Clostridium botulinum in Jail

December 10th, 2012 by Will Humble Leave a reply »

When most of us think botulism, we remember the old tales about “dented” cans and home canning, but we only get about one case every few years from bad home canning practices.  Last week, 8 inmates from a prison in Pinal County got botulism- our biggest outbreak since 2006. 

Botulism is a severe illness caused by a toxin produced by bacteria in the soil.  There’s no cure for botulism, but there’s an antitoxin.  Botulism causes paralysis, including paralysis of lungs, and patients with botulism can be on a ventilator for a month or longer.  The antitoxin only stops the progress of the illness – the body still has to repair itself which can take several months. In fact, seven of the patients from this outbreak are still in the ICU on ventilators (a couple of weeks after they got the antitoxin).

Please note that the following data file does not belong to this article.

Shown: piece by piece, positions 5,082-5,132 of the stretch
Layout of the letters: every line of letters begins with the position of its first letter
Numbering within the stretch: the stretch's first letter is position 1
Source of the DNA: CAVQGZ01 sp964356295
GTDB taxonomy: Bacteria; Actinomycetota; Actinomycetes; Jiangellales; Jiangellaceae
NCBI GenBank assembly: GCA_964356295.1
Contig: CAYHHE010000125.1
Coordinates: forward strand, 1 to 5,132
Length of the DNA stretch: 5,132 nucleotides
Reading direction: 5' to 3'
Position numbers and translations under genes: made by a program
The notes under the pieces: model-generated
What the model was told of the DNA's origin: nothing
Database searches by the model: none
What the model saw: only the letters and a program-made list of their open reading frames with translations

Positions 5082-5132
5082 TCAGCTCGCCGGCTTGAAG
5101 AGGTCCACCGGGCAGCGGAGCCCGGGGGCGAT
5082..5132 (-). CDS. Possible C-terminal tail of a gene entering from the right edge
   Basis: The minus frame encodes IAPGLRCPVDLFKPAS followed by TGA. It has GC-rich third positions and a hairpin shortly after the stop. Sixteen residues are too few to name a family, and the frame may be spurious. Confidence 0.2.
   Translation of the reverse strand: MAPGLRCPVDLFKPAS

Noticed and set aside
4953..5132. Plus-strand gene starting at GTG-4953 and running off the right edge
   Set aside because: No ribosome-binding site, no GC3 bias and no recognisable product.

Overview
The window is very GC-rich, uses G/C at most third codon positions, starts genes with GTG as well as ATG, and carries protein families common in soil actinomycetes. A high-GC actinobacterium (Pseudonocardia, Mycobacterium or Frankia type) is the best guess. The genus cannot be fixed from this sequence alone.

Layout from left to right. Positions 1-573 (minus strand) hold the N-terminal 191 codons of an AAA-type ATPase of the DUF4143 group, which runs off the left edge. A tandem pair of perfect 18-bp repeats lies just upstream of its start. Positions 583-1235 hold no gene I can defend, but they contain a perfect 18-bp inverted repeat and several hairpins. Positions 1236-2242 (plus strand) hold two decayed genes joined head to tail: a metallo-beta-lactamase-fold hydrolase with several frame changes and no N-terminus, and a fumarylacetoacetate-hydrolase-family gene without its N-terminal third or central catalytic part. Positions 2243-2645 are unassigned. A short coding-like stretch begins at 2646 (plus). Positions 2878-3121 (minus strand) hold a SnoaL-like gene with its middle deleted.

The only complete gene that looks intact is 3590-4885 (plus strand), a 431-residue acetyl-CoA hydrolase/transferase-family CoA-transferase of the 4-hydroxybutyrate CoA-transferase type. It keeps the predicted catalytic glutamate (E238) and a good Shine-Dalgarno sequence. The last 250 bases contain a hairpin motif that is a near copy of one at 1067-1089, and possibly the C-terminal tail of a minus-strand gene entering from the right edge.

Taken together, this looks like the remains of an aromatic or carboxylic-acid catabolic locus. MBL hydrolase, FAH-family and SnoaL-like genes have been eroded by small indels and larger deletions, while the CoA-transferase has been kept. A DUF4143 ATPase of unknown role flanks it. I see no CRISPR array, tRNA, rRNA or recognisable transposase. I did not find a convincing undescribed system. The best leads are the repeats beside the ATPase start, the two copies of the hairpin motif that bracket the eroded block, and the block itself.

While the botulism bacteria are all around us – it takes a special anaerobic (“no air”) environment to produce the toxin.  This happens most often when you seal food up in a can or jar without properly heating it to kill the bug.  In  this outbreak, the prisoners were brewing their own alcohol in their cells.  For this batch, they put a baked potato in sealed, warm bottles and fermented it for several days- the perfect environment for producing botulism toxin.  This prison brew (called pruno) is foul smelling and doesn’t look much better either.  It has been a source of botulism in past outbreaks, especially when potatoes are used.  A team from the county, state, and CDC is  working with the prison staff and inmates to better understand how these outbreaks occur and to help support recommendations to prevent future cases- like eliminating baked potatoes from the menu.

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